Malaysia's Primary Energy Supply per Capita (toe/person) has increase from 0.79 in 1980 to 3.03 in 2013. Transportation sector is having the highest Final Energy Demand in 2013 at 22357 ktoe or 43.34% of total final energy demand. Our electricity demand per capita (kWh/person) has increased from 626 kWh in 1980 to 4110 kWh in 2013.

When muscle power is replaced with tools that operate using electricity or other type of energy resources, we increase our energy demand. While attempts are being made to explore renewable energy resources, these resources also come with risks associated with nature. There is a limitation, a line that is drawn by law of nature.

Being energy efficient is another point to start. AWER has developed an online tool to assist all categories of consumers to identify the 'thief' that uses most electricity at his/her premises. Our Click d' Thief (www.click.org.my) energy audit online tool give easy steps with animation to identify high electricity consuming equipments to assist consumers to become more energy efficient. We are under taking more research work to expand many of our solutions to reach to consumers (of all categories) via online tools.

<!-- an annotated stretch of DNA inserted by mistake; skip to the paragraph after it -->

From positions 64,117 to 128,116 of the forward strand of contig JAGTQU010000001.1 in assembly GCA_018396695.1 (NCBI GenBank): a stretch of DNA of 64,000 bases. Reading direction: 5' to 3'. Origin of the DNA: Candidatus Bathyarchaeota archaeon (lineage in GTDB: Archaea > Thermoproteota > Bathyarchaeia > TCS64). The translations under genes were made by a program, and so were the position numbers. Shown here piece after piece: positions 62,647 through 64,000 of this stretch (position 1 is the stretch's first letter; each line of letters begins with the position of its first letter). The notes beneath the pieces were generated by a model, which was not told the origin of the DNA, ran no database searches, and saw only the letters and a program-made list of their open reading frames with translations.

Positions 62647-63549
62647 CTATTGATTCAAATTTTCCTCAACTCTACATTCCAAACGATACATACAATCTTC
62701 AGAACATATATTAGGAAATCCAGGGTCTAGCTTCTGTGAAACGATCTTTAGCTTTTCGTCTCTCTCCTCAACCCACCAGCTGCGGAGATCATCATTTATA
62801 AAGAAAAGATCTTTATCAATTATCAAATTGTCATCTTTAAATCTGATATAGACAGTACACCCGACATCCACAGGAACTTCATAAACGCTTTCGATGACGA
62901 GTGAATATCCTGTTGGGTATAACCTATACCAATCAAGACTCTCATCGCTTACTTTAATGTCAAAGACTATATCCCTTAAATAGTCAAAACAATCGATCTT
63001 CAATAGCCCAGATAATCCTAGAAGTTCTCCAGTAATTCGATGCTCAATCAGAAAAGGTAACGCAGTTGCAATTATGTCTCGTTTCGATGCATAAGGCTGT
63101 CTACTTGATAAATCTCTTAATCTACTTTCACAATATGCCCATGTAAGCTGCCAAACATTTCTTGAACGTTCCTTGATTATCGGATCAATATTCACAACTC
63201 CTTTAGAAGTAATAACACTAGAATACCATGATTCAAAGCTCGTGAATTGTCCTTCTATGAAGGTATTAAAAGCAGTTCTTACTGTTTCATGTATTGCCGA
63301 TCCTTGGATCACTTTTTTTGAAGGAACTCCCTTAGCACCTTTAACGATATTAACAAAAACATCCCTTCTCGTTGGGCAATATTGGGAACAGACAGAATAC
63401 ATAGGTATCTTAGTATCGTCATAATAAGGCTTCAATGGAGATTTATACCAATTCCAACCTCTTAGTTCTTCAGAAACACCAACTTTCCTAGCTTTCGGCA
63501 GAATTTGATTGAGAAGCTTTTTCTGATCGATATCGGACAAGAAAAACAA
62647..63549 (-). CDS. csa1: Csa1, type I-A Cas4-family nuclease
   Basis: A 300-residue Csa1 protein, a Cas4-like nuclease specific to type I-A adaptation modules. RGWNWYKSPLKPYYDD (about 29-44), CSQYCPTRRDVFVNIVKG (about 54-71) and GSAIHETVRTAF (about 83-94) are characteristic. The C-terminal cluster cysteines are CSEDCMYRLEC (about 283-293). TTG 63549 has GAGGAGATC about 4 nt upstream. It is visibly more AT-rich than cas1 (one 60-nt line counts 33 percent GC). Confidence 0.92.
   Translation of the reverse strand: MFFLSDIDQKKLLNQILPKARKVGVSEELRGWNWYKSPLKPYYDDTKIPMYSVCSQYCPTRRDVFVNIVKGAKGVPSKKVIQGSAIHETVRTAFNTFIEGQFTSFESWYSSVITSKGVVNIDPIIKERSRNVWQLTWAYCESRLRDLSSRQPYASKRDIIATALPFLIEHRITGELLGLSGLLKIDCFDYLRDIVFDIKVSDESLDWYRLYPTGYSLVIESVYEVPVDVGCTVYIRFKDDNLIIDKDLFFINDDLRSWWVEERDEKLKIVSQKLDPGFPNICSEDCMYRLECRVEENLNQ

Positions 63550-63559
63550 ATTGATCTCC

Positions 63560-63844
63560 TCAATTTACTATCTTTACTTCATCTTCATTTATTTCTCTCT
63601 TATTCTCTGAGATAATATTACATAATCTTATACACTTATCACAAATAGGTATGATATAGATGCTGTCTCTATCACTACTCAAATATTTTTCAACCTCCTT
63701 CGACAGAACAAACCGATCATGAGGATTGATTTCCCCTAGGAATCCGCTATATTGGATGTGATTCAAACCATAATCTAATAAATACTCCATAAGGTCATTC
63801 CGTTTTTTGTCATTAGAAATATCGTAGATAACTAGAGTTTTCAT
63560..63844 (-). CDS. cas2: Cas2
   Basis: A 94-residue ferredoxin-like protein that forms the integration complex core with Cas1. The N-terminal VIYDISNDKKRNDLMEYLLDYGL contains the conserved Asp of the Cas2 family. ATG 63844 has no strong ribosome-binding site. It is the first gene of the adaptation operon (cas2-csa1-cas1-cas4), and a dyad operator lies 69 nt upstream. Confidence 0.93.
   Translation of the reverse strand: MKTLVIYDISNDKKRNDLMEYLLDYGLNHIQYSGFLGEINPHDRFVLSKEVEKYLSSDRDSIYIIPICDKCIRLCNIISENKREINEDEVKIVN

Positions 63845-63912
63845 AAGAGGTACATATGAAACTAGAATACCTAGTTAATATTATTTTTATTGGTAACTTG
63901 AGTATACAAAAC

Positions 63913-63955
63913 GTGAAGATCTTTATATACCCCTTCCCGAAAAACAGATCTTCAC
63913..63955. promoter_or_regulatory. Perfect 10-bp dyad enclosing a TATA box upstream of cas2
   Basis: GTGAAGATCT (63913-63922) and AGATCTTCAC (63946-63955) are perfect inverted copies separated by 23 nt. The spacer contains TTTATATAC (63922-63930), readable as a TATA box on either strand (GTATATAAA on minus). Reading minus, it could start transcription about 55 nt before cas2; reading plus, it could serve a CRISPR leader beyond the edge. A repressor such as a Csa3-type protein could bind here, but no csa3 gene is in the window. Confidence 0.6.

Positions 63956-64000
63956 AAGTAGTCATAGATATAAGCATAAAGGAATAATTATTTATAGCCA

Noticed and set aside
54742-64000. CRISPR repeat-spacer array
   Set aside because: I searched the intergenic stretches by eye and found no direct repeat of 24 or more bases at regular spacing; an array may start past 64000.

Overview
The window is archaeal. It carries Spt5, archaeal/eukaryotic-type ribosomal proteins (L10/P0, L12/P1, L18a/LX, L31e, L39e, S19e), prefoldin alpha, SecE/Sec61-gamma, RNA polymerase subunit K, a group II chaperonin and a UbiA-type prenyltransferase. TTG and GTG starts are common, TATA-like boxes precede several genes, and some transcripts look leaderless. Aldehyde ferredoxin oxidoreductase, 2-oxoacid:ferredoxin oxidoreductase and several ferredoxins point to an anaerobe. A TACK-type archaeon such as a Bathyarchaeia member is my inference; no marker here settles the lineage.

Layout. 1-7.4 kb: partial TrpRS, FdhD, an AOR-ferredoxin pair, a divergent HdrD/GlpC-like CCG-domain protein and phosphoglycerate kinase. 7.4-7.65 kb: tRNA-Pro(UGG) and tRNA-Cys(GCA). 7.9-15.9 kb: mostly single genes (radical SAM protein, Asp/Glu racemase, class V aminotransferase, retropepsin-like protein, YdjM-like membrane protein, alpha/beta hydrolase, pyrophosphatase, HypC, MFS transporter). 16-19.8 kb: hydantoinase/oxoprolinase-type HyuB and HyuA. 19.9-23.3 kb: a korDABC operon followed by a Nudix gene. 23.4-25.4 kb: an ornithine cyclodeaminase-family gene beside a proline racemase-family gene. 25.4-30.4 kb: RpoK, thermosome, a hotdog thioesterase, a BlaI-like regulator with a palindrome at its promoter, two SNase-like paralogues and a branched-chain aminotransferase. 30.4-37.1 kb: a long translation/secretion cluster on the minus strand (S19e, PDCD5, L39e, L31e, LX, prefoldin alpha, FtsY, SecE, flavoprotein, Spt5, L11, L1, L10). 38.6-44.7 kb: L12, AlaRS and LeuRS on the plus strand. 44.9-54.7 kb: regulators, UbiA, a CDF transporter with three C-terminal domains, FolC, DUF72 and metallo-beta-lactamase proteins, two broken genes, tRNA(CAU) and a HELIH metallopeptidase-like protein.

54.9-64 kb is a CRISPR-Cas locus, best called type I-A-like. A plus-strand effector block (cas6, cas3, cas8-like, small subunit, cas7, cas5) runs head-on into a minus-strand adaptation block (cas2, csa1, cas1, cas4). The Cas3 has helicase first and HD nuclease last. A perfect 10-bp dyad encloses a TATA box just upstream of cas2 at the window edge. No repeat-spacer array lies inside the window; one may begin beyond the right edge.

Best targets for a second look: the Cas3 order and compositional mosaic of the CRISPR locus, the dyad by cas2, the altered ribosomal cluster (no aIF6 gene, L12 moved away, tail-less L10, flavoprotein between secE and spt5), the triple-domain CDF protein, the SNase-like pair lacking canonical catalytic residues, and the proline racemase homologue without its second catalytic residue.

Nowadays, panic will be unleashed when a housing estate experience a black out. Have we ever wondered, the life with scarce energy resources in decades to come?


Agriculture activities become a major water user (inefficient one) and a major polluter (non-point source pollution). Uncontrolled large scale agriculture activities bring forth disasters such as flood in Cameron Highlands and Kelantan.

While we need water to grow food, energy has also played an important role in pumping water, processing agriculture products, enhancing agriculture techniques and many more to increase agriculture output.